We find no support for defendant's first point in either USA Chem or Reed. Defendant insists, however, that her case is different from those in that she was "cut back as to hours and forced out," while in those cases the employees voluntarily resigned. Defendant bases such assertion on her testimony that the choice offered her by plaintiff on October 31, 1986, was to work two days a weekMonday and Saturdayor be laid off.
As noted earlier, the trial court was not required to believe defendant's testimony. The trial court made no finding as to whose version of the conversation of October 31, 1986, was true, defendant's or Mrs. Wirth's. If the latter's version was correct defendant voluntarily left her employment, as did the employees in USA Chem and Reed.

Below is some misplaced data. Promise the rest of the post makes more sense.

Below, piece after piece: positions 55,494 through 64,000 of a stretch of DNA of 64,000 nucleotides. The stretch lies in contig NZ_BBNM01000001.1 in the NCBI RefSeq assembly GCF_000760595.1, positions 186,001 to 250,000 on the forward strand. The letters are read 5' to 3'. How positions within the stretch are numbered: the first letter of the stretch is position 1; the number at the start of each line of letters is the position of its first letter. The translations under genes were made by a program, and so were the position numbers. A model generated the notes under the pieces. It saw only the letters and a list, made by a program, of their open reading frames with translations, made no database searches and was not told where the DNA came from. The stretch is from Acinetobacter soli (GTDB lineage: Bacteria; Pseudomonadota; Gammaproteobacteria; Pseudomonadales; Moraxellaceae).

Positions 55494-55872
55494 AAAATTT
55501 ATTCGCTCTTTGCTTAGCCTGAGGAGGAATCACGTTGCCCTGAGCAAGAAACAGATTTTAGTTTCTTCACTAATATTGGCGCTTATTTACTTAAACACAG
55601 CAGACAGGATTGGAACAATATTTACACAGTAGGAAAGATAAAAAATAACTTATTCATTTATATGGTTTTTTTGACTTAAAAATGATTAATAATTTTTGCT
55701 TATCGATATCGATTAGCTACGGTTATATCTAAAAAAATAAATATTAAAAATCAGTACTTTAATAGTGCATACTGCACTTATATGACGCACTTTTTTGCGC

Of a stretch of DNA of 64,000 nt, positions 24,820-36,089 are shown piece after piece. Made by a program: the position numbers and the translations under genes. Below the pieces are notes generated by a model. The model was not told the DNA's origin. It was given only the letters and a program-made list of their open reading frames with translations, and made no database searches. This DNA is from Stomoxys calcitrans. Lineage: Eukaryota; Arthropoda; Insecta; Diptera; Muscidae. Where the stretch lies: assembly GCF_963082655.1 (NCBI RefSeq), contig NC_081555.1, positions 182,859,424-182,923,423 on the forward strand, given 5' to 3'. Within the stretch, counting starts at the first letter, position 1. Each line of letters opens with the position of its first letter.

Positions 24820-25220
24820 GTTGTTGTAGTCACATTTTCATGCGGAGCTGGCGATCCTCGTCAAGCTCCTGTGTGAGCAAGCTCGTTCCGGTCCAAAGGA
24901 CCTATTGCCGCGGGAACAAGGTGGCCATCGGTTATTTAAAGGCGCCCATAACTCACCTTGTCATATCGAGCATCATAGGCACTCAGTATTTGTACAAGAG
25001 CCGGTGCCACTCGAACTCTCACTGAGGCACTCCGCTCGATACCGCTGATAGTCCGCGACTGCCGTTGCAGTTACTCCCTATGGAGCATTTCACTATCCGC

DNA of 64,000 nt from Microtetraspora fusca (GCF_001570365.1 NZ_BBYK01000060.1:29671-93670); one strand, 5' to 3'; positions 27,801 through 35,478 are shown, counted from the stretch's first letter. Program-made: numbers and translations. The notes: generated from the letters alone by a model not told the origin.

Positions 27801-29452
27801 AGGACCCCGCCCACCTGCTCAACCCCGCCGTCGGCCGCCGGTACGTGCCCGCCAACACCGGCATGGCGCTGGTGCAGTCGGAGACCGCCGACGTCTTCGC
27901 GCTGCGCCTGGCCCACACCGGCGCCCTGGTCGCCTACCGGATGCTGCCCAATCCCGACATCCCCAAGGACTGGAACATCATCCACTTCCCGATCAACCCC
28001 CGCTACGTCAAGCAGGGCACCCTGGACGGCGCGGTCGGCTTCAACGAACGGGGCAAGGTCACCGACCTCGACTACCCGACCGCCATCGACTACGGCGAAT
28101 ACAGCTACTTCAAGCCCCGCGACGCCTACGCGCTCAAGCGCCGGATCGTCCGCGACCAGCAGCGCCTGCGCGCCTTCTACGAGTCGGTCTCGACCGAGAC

We observed at the outset that all fact issues upon which no specific findings were made by the trial court are to be considered as having been found in accordance with the result reached, and the judgment must be affirmed under any reasonable theory supported by the evidence. Snowden v. Gaynor, 710 S.W.2d 481, 486 (Mo.App. 1986); Montrose Savings Bank v. Landers, 675 S.W.2d 668, 669 (Mo.App.1984). Consequently, we shall proceed on the premise that defendant elected to leave plaintiff's employ voluntarily rather than accept changes in her work schedulea thesis amply supported by the evidence and we need not ponder what the result should have been had plaintiff discharged defendant without cause.